Monday, April 1, 2013

Shakespeare, Bloody Mary, and Henry VIII's Bones

by Barbara Kyle


Research is the lifeblood of our art. Ask any historical novelist and they'll tell you that poring over the letters and diaries of our subjects and reading biographies of them and books about their times is a hugely engrossing part of our work. So engrossing, in fact, that I don't think of it anymore as "research." To me it's THE Search.

It's like panning for gold. I sit by the riverside day after day sifting through mounds of information sand. Every grain is worth scanning, because I'll need these stolid, solid facts to ground my stories in the truth of the period, but they're not eye-catching. It's the nuggets I look for. The details that gleam, the facets that will spark my subject to flesh-and-blood life.

I'd like to share with you three such nuggets that have sparked the life of my books.

Sir Thomas More
The Queen's Lady features Honor Larke, a character I created to be the ward of Sir Thomas More (who did, in fact, have two wards). More was Henry VIII's chancellor and famously went to the execution block rather than swear the oath that Henry was supreme head of the church in England, a title Henry created so he could divorce Catherine of Aragon and marry Anne Boleyn.

My research revealed that in 1517 More was undersheriff of London, and that on May 1st of that year the London apprentices rioted and he went with a troop of guards to speak to them. The young men were a furious mob, their torches flaring in the night as they went on a rampage, denouncing foreigners for taking their jobs, breaking into foreign-owned shops, and assaulting Italians and Flemings in the streets.

The Nugget: Gleaming at me in my research was the fact that, years after More's death, Shakespeare had a hand, along with others, in collaboratively writing a play called "Sir Thomas More." I went to the British Museum and read the original manuscript. It gave me goose bumps.

Shakespeare's brilliance glitters in every line he wrote. There's a scene of the May Day riot in which More, as undersheriff, addresses the furious apprentices and shames them by asking how would they feel if they were friendless in a faraway county where they would be the foreigners. Would they not hope to be treated with compassion?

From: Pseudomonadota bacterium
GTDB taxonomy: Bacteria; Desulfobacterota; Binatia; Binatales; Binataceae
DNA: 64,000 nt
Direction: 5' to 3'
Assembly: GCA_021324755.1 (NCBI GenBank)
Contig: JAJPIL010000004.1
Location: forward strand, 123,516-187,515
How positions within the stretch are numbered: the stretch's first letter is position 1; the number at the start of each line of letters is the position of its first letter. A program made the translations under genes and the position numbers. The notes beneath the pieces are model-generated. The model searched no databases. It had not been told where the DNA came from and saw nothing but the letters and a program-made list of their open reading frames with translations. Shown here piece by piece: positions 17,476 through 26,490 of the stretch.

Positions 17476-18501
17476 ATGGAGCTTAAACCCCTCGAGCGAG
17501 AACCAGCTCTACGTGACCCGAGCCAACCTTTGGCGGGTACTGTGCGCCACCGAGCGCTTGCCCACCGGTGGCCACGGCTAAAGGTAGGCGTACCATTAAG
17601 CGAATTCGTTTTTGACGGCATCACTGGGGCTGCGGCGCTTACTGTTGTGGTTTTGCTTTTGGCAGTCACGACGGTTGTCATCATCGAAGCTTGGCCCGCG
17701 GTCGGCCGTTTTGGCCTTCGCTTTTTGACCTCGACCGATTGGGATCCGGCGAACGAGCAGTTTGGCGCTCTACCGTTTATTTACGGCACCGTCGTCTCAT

William Shakespeare

"For other ruffians, as their fancies wrought,
With self same hand, self reasons, and self right,
Would shark on you, and men like ravenous fishes
Would feed on one another."

He points out an apprentice whose kind Italian master is giving him a good livelihood and a secure future. With this tolerant rationale More calms the mob. The event is so stirring I used it, incorporating my created characters, as the opening of The Queen's Lady.

My second novel, The King's Daughter, features Isabel Thornleigh, Honor's daughter, who joins the uprising led by Sir Thomas Wyatt, a true event in which the rebels sought to unseat Mary I from the throne in the winter of 1554. The only surviving child of Henry VIII and his pious first wife, Catherine of Aragon, Mary was driven by religious zeal. As queen she oversaw the burning of hundreds of English men and women, earning the name her subjects gave her in her lifetime: Bloody Mary.

Mary I
Mary was very close to her mother, Catherine, and badly treated by her father. He treated Catherine even worse, sending her off to a damp, draughty house in the fens of Norfolk, far from the royal court where he installed Anne Boleyn as his new queen. Henry forbade Mary to even see the mother she adored. Mary always believed that Catherine died of a broken heart, and she never forgave her father for it.